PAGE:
Watch Review: Linde Werdelin SpidoLite II
Linde Werdelin sent us the recently introduced SpidoLite II timepiece for review and we were very happy to give it a spin. This light-weight successor of the SpidoLite, introduced in 2009, was suddenly there and based on the same complex case construction as the SpidoSpeed chronograph. Superb engineering, supreme craftsmanship and extreme sports are some of the phrases that Linde Werdelin use for this sports timepiece. So, what would make a better duo than…
…a Porsche 911 and a Linde Werdelin SpidoLite II? On a rainy Wednesday, we took the car and the watch to Airport Lelystad in The Netherlands and since all flights got cancelled due to bad weather, we asked control tower if we could use their tarmac for a few minutes 🙂
The SpidoLite II felt very at home in this high-tech environment. The industrial look of the watch blended perfectly with the sports car and the aviation environment. Due to the clever skeletonized case construction and the heavy milling of the case parts all remains is a light-weight sports watch. The dimensions of 44 (w) x 46 (l) mm does not correspond to the weight of the watch (which might feel funny at first), but in the end is rather comfortable. Especially when you are going to use this watch for sports purposes.
The case of the SpidoLite II has this unmistakable Linde Werdelin DNA, sometimes falsely being accused of having too much AP Royal Oak and Hublot influences but we all know better. This is the shape of a modern sports watch with an integrated strap or bracelet. However, at this price point Linde Werdelin plays in the same league as the aforementioned watches. We have interviewed Jorn Werdelin a couple of times (here and here) and he let us know that he doesn’t see these brands and their watches as direct competitors of LW watches. The SpidoLite II and SpidoSpeed are watches for people that probably have or have had a Royal Oak, Hublot or other iconic timepiece and are in the need for something different, something more exclusive in terms of production numbers and exclusive in the way Linde Werdelin manufacturers their cases.
That’s exactly what we thought when wearing this SpidoLite II. We have and have had our share of iconic watches and we feel that this watch doesn’t replace them but is a very cool addition to them. Wearing it driving the Porsche 911 or wearing it when you are out with friends, going to an exhibition or just diner… this watch suits all these activities perfectly. Due to the size, we would be a bit more reluctant wearing it when sitting (and spacing out) in your cubicle or doing other types of desk work all day. The SpidoLite II will get in your way eventually when typing or writing.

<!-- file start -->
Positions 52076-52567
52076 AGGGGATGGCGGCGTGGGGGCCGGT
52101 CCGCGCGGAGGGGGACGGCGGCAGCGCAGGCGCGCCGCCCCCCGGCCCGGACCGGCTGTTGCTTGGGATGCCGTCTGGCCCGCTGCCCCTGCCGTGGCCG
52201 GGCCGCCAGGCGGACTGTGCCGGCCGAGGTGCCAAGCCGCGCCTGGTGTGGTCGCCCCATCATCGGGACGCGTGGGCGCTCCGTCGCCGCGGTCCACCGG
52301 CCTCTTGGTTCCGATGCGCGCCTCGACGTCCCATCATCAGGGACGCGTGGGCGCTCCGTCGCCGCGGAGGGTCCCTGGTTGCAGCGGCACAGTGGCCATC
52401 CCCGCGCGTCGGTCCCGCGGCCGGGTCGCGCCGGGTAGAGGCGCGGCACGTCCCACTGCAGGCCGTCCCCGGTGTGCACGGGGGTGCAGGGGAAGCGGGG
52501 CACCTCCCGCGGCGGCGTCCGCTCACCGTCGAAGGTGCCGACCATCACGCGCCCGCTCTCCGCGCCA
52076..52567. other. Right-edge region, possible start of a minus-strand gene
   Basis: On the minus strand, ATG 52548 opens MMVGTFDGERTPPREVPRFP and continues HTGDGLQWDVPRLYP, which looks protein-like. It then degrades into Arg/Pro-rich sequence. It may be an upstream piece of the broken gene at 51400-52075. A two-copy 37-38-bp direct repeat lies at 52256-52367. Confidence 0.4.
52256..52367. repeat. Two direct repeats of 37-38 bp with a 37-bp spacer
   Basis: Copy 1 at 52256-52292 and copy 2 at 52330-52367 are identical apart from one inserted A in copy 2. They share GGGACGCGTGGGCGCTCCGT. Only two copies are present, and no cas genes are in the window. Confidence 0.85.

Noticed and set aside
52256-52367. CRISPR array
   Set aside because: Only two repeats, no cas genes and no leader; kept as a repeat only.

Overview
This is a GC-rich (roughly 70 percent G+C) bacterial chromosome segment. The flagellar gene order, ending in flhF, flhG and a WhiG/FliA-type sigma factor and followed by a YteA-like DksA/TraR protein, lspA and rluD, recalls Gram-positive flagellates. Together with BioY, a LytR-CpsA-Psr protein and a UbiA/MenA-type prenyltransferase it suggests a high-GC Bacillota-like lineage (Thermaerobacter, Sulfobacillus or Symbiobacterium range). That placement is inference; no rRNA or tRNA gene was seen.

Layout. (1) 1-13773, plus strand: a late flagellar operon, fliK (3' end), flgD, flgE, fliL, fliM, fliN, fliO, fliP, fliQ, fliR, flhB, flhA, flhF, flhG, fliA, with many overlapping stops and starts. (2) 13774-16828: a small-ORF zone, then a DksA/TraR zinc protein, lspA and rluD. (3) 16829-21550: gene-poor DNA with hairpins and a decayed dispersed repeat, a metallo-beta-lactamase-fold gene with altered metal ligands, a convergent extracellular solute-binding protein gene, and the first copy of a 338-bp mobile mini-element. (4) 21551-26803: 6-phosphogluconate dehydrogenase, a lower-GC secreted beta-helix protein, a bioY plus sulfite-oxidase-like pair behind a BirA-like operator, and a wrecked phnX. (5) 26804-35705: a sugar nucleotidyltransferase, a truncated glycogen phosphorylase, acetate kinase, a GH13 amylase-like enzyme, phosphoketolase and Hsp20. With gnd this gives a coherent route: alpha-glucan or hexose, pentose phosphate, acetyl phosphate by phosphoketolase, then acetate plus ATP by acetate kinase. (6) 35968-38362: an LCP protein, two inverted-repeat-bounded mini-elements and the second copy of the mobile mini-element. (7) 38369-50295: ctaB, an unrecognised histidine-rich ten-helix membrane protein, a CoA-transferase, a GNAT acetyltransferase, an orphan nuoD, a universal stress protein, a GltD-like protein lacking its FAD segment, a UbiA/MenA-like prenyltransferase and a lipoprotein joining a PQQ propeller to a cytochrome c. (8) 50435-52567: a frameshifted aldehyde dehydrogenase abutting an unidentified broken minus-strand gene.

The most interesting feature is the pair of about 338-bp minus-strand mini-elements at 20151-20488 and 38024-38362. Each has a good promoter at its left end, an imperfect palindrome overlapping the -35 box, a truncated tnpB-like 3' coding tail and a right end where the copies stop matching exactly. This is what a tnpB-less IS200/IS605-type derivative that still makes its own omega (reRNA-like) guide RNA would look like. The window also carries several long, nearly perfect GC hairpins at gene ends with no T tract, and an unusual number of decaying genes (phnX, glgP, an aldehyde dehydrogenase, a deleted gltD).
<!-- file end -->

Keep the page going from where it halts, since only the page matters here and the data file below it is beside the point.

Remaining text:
On the other hand, there is nothing wrong looking at your watch sitting behind your desk. As you can see in the picture above, the 3D effect of the watch is mesmerizing and the skeleton dial makes you want to see and explore the watch over and over again. This is also valid for the back side of the watch, exposing the Valérien Jaquet Concepto Mechanical Automatic (calibre 2251) movement.
This Concepto movement has been manufactured in close cooperation with Linde Werdelin, resulting in a very nice ‘black gold’ finish on the bridges matching the oscillating weight. This rotor also has been skeletonized, just like the case and dial of the SpidoLite II. The caliber 2251 movement has a power reserve of 42 hours and a frequency of 28800 beats per hour. The case back also has some engravings, showing the production number (limited to 100 pieces in this case), name and reference of the watch and the level of water resistance (100 meters).
Like all other Linde Werdelin watches, the SpidoLite II is also capable of hosting a Rock of Reef instrument. However, we found no use for either of them that day (we did that earlier with the Hard Black II) but we just want you to know that you can if you want.
As you have seen in the pictures above, the watch comes on a cool (and skeletonized) textured calf skin strap that we found to be very comfortable. The SpidoLite II is also available in a titanium version with a DLC finish, also restriced to 100 pieces only. The version we reviewed lists for 9360 Euro and the DLC finished model lists for 9930 Euro.
One minor issue we had with this watch (and the SpidoSpeed for that matter) is screwing down the crown. It seems that you’ll need very thin fingers to be able to do this without hurting them. To be honest, the three of us (Dennis, Bert and RJ) are not light-weights our selves, but it shouldn’t be that hard to screw the crown back on with your fingers. Perhaps LW can or will work on this in their next ‘releases’.
The pros of this watch are clear to us. A sporty and exclusive watch for those who want to have something with its own DNA and that will stand-out in the crowd of Rolexes, APs, Panerai, IWC and so on. The complex case design (19 components for the SpidoLite II case) is difficult and time consuming to manufacture, which is being reflected in its price tag. A Concepto movement is not something you will see every day and we also don’t have a track record of this particular movement caliber anyway. Time will tell.
We will soon do a report on the SpidoSpeed chronograph as well, in the meanwhile you can enjoy the review our friends at Hodinkee wrote. It seems that they love sports cars as well 😉
Bert (photography), Dennis, RJ